All of us express ourselves creatively, and many of us choose to express our creativity through one artistic form or another. Perhaps you write, or maybe you’re a musician. Perhaps the stage is where you express yourself, or maybe it is on a canvass, with a paintbrush in hand. You might be a photographer, or a film director, or maybe a dancer. For many of us, the last step in this expression is to share our creation with others. Traditionally, the only way to do so was to do it professionally: as a published writer, a signed musician, a booked actor, and so on. But the Internet has changed all that, and not necessarily for the better.
Consider the typical approach. Should you wish to become a published author, for instance, you must hone your craft, submit and (with luck) publish as much as possible, and then attract the attention of a literary agent. You start with small publications, and then work your way up. There is a process, and it is that process that ensures only the best rise to the top—that’s the theory, anyway. True or not, this has long been the only way for your work to be read by more than family and friends.
But then came the Internet, providing, in essence, a New World for aspiring writers to explore and settle. And like in the New World, the results have been mixed. For every legitimate online literary magazine, there are countless websites publishing stories that are poorly written and tiring to read.
The same can be said for other art forms as well. So called “musicians” are a dime a dozen now. Thanks in large part to the proliferation of such sites as MySpace and PureVolume, nearly everyone is in a band, or has been in a band, or at the very least knows someone in a band. And what about photographers? How many aspiring photographers will you find on Flickr or Photobucket?
But does this oversaturation devalue the art form as a whole? I believe it does. The traditional approaches of sharing artwork were problematic, but they demanded at least a marginal level of quality. Now, there is no bar to meet save for the one we set for ourselves, and, as seems to be the case, we often set the bar substantially low.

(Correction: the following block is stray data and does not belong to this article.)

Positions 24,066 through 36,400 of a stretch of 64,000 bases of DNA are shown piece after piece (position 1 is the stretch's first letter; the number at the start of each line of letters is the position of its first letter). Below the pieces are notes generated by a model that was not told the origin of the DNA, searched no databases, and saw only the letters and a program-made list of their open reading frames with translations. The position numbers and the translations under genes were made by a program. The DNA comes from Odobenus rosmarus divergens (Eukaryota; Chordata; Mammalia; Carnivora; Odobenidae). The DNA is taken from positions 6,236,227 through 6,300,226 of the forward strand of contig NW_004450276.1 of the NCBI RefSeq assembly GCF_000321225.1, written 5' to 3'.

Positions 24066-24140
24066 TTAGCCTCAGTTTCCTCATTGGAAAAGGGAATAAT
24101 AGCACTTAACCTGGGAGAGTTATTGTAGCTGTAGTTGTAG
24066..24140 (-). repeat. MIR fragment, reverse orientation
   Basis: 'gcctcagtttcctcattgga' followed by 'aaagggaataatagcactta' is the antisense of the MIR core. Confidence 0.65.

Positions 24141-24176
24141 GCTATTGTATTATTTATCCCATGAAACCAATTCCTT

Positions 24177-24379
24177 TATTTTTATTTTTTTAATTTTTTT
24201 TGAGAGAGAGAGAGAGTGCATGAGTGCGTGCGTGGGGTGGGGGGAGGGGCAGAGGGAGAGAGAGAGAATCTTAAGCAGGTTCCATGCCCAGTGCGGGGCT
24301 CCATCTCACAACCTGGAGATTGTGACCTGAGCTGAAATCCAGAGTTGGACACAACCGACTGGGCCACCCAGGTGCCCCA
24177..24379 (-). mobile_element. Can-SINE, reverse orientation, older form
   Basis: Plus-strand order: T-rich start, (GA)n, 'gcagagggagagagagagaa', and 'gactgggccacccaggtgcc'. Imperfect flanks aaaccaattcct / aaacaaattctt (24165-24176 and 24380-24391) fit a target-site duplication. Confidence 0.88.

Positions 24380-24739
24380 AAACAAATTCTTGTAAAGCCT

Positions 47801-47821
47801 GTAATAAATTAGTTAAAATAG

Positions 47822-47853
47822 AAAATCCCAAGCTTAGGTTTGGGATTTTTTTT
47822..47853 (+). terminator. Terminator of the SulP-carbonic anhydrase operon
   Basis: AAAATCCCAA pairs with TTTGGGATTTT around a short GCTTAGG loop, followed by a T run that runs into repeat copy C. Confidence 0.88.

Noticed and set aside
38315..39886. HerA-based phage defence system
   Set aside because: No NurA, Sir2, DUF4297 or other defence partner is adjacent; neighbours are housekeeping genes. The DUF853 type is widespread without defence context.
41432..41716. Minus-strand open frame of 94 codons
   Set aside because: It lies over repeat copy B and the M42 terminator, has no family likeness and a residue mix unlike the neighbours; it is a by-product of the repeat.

Of course, there is another question, and it is, perhaps, the more important one. Does the expression of our creativity have to meet a set standard in order for it to be a valid expression? Maybe there is value in the act itself. Maybe it is enough that, for the first time, many who’ve been without a voice have been given a means to speak and to be spoken to.
The ultimate irony here is that without the Internet, this blog wouldn’t exist. Indeed, without this medium, my thoughts would likely be no more substantial than a fart in the wind. Still, I can’t help but wonder if I’m helping or hindering each time I log on and publish a new post.
Rowing for Pleasure is a weekly opinions column written by Z S Roe. Please leave a comment or question—all opinions are welcome, and all contributions are greatly appreciated. If you like what you read here, please subscribe.
Hey Zac, good post. However, I wouldn’t be too hard on the proliferation of artistic content. Sure it’s easy to post everything from poems to stories, to music and everything else in between. But something tells me that those who are really good will rise to the top. At the end of the day, I think most people know the difference between someone who is ‘creative’ and someone who is an artist in the craft. No doubt it does make it harder to get noticed by the publishers / industry. And yes, there will be great artists who never get picked up, for whatever reason. But at least this way, everyone can ‘feel’ like they are a somebody…even if it’s just in their own mind.